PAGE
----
We like to play a game called "Eastern-European doppelganger." Occasionally we spot someone while out and about who reminds us of one of our friends from the U.S. Below is our second public installment. We present "David Boring."

This handsome devil is a chef at a new restaurant in Klaipėda called “Meat Lovers” – I don’t know about you, but he looks a lot like David Boring to me!

When I told this red-headed gentleman about the look-alike contest and told him my North American friend’s name was David Boring he couldn't believe it. He said, “There’s no way a guy this good looking could be called 'Boring.'” 

And with that, I wish you a great week!

Bonus Bonus Section

Here are a few pictures from Alisha's potato-harvesting adventure.
Most of Alisha's photos consisted of animals from the farm. For example, here are two "glorious goats."

Renata's family harvesting potatoes. It is common for families to work together to harvest their potato fields at the end of the summer. The potatoes are then divided into three categories -- large ones will feed the family through the winter, medium ones go to the livestock, and small ones are saved to re-plant the next season.

Alisha -- the happiest potato picker ever.

The harvest's yield.

Renata, right, gathers some apples to take back to LCC while her mother plays with
the cat, "Donut." It's no surprised that the family has fallen in love with Alisha and
ask Renata about her frequently. 

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Stirring things up

Second semester at LCC is already off to a bang and we are very excited with how things are developing. If last semester was one of learning and absorbing, then this is one of creation and implementation.

We're not saying we've mastered life here (sweet biscuits the Lithuanian language is difficult!), but we're certainly in a better place to initiate ideas that will impact the lives of those around us here at LCC.

For example, first semester we helped plan the university's first ever Art Week, which was a huge success (check out our blog post HERE for a recap). Students were coming out of the woodwork when given a means to exercise their creativity. Since then, Alisha has been building and growing relationships with some select students and including them in her art projects. This semester, Alisha's taking it to the next level and is starting "Art Club" -- a group meant to bring artistic students together and foster a community where they can use their creative talents. The first poster hasn't even been hung and already there is a buzz and a stream of students asking Alisha, "Is there really going to be an art club?"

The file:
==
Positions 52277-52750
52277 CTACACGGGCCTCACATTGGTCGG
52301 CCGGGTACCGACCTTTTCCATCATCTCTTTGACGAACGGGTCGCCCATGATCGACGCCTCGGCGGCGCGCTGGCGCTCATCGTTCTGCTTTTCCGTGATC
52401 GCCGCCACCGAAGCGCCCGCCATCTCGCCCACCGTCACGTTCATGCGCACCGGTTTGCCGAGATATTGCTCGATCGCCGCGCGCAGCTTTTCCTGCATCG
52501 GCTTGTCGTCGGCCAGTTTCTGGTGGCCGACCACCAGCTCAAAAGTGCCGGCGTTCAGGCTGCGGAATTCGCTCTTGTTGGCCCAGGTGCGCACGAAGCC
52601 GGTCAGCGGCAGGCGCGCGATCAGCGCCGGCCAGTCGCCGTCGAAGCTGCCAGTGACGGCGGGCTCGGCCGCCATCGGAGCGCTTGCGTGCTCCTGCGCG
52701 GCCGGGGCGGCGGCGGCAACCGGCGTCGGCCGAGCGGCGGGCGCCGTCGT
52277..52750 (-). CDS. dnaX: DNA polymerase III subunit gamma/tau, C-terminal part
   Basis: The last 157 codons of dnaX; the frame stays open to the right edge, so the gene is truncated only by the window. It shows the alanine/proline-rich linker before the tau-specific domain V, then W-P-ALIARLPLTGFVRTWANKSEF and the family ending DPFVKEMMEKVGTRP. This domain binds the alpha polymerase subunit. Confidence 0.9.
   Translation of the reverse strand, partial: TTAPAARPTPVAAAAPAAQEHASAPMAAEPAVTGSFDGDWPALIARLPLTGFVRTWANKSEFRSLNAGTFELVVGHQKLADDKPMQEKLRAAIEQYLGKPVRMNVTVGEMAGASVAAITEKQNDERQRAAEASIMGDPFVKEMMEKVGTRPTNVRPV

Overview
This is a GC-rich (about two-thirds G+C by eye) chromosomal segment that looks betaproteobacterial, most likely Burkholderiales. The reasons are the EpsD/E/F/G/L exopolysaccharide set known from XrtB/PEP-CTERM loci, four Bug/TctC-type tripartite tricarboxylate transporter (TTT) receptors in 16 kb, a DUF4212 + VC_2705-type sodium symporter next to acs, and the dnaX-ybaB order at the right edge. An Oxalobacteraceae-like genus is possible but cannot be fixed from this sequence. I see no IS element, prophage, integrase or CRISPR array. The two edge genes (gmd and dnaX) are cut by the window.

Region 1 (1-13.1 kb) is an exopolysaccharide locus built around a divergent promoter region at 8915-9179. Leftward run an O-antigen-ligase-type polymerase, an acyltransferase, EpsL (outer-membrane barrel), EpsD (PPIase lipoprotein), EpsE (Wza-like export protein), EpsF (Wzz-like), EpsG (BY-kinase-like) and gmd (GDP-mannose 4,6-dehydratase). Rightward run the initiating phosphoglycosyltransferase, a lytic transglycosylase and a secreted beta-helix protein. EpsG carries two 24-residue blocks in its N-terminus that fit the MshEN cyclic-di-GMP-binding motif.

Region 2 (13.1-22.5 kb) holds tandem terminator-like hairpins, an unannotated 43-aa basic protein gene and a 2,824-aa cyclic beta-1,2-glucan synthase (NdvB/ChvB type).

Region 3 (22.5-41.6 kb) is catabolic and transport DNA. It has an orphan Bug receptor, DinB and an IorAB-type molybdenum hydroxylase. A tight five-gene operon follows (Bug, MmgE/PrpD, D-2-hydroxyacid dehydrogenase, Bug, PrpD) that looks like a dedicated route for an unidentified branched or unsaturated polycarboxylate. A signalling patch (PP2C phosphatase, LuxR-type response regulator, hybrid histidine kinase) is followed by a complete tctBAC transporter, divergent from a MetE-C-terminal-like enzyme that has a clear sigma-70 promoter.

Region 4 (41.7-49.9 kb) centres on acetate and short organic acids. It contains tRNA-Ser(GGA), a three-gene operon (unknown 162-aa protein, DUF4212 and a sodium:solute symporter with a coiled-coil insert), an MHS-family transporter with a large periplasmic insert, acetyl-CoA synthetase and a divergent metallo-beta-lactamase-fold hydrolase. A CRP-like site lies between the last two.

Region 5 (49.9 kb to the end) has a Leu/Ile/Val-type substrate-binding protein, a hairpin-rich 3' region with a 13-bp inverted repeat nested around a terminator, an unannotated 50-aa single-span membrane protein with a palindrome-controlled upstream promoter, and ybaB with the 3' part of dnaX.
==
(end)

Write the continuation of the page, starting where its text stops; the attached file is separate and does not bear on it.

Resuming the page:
Finding needs and filling them.

One thing we were told about before coming is that there is a group on campus that works to fight the human trafficking issue that is a big problem in Eastern Europe. That group, "Roots of Justice," is re-launching this semester with Josh being groomed to be next year's staff advisor. The group is also being adjusted so that, starting next fall, it will function as a year-round service/activist group that will hopefully gain momentum on campus rather than starting over every-other semester. A major part of the group's efforts go into creating Revolution Week -- an educational week devoted to teaching LCC students about sex and labor trafficking that happens both in this region and in their own countries. Many students also find themselves victims of labor trafficking during their summer jobs and internship which take them all over the world and this year an extra focus is being made to help them be more aware of when they are being taken advantage of.

Finding needs and filling them.

Last week we finished LCC's first "Green Week" -- a time when we educated students about sustainability and how to live in a more environmentally friendly fashion. As is true virtually anywhere you travel in the world, there is a surprising amount of misinformation about these issues -- specifically recycling, sustainable farming (and food consumption), and harmful effects that a hyper-consumer economy has on the health of the planet. The response from students was overall positive and it feels like we've definitely encouraged a conversation here that needs to take place.

Finding needs and filling them.

Alisha's "Peasant Bread" -- a staple of our time speant conspiring.
Perhaps the most ambitious undertaking we're working on this semester is a humble attempt to bring the type of faith community we found in Trinity Mennonite Church in Glendale to the students (and our peers) who are seeking an alternative to the "normal" church experience. To be clear, there are churches here and they are very fulfilling to lots of people. But we've found a population of students here who are very interested in Jesus but skeptical of "the church" and institutional religion. And those are the students we find we most closely relate to. So we've set out this semester to re-imagine what the church could look like in Europe's post-Christian society with a few other friends.

Finding needs and filling them.



Jacket Season!